The spray fields have not been visited too much recently due to spraying and the extremely strong winds that have been blowing almost continuously for two weeks now. Today, although it was still windy, I went for a walk across the fields and found plenty of Namaqua Doves in with the 50+ Collared Doves. Almost all the 13 Namaqua Doves were males with only three females seen. This is the highest count in the same place I have seen in Dhahran and hope it shows signs a good breeding season may be taking place. I have not seen any juveniles yet to confirm breeding has occurred but it is still a little early for this.
Namaqua Dove
Namaqua Dove
A small wet patch in the spray fields was a major attraction for the birds with plenty of Common Mynas, three Black-winged Stilts and a single Kentish Plover present. The percolation pond had 14 Little Terns including at least one juvenile, and with the water levels of the pond dropping significantly over recent days and plenty of Black-winged Stilts are using the new dried up edges for resting. The Great Crested Grebe also put in a reappearance, after being missing for two weeks which was a welcome sight.
Kentish Plover
Great Crested Grebe

27 June 2013

Increasing numbers of waders - Sabkhat Al Fasl

My weekly early morning trip to Sabkhat Al Fasl meant picking Phil up at 04:45 hrs for the early drive to the site. Going early means less traffic, which is a bonus as driving in Saudi Arabia is very dangerous, and good light for photography when we arrive at the location. The problem with the summer is that few bids are about. The drive into the site, which produced a good number of birds in the spring had nothing and it was not until we got to the concrete bunded area that we saw the first good birds. Here a single Pallid Swift was flying about, which is an unusual summer record although birds do nest in the Eastern Province of Saudi Arabia occasionally. A second calendar year Black-headed Gull in worn winter type plumage was also seen in this area. Very little else was seen here except for a couple of adult Purple Swamphens and an unusual summer record of a female/immature Western Marsh Harrier. Western Marsh Harrier is an uncommon passage migrant and winter visitor to the Eastern Province of Saudi Arabia but good numbers are seen at Sabkhat Al Fasl in the winter period with 15+ regularly seen. Summer records are rare making this a very unusual sighting.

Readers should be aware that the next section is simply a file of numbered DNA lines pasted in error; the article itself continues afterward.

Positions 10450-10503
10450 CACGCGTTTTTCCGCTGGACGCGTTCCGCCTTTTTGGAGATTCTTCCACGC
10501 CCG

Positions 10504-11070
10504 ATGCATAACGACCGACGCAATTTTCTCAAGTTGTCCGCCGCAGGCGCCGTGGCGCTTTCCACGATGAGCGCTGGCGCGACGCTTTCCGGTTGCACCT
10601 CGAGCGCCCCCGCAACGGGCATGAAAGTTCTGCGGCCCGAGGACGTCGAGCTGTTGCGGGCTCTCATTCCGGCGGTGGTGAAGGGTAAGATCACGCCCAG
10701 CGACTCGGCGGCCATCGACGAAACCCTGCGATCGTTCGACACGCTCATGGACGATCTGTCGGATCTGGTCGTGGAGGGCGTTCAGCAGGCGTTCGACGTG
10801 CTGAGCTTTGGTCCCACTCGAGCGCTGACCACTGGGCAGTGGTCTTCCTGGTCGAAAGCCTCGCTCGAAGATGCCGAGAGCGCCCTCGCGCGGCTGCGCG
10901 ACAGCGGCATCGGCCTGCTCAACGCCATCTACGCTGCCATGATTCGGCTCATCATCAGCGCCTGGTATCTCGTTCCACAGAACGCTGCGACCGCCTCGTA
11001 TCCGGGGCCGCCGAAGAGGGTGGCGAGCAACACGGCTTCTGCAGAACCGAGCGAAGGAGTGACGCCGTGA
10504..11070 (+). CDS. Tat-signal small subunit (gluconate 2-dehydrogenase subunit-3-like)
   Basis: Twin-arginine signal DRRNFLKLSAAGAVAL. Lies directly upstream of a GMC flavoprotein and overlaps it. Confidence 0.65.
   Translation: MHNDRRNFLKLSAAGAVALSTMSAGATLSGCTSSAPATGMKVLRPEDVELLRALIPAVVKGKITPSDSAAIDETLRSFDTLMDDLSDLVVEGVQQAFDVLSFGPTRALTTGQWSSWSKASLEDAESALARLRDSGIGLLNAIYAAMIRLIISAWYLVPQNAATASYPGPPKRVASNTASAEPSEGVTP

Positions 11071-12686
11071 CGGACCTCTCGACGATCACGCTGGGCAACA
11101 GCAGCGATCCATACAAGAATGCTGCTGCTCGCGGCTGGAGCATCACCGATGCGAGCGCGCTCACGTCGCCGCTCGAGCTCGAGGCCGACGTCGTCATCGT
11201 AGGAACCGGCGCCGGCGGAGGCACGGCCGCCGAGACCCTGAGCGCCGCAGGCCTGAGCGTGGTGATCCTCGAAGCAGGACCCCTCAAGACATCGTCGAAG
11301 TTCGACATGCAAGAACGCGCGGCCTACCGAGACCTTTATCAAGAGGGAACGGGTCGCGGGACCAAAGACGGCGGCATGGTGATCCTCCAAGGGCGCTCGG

Purple Swamphen
Moving around the site, little was noted except a good number of Clamorous Reed Warblers and European Reed Warblers singing from the reed beds. At least ten Barn Swallow and five Sand Martins were hawking insects over the reeds and a few Little Grebes including relatively well-grown young were seen.
Clamorous Reed Warbler
Little Grebe - juvenile
Waders had increased significantly from the previous weekend and plenty of Kentish Plovers and Black-winged stilts were still around including young of both species. Other less usual waders for this time of year included one adult Dunlin, 25 Curlew Sandpipers, one Ruddy Turnstone, 25 Terek Sandpipers and seven Greater Sand Plovers.
Black-winged Stilt
Black-winged Stilt - juvenile
Dunlin - adult
Curlew Sandpiper
The only other birds of note were the terns, herons and Flamingos with plenty of White-cheeked Terns and Little Terns including juveniles of the latter species. Seven Gull-billed Terns and two White-winged terns in full summer plumage were also seen. Herons comprised 20+ Squacco Herons, which surely must breed at this site? And 20+ Indian Reef Herons of both colour morphs. The white colour morph probably outnumbers the grey morph by about ten to one. The over-summering flock of Greater Flamingos still remained with well over 300 birds present, comprising about half adults and half juveniles.
White-winged Tern - adult summer
Indian Reef Herons
Indian Reef Heron
Greater Flamingos

26 June 2013

Egyptian Vulture & Sinai Rosefinch (Bajda) – Bird records by Viv Wilson

Viv Wilson was out in the desert again last weekend at Bajda near Tabuk and found a number of good birds including Egyptian Vulture and Sinai Rosefinch. All the photographs below were kindly supplied by Viv Wilson and the copyright remains with him. I have not seen either of these species in Saudi Arabia as they are scarce or absent from the region I birdwatch. The Egyptian Vulture is a widespread breeding resident, migrant and winter visitor to Saudi Arabia. It is uncommon in the Eastern Province and does not occur in the large deserts of the Empty Quarter and Great Nafud. Its population and range are both declining in Saudi Arabia with the mainland population probably only about 10% of what it was 50 years ago.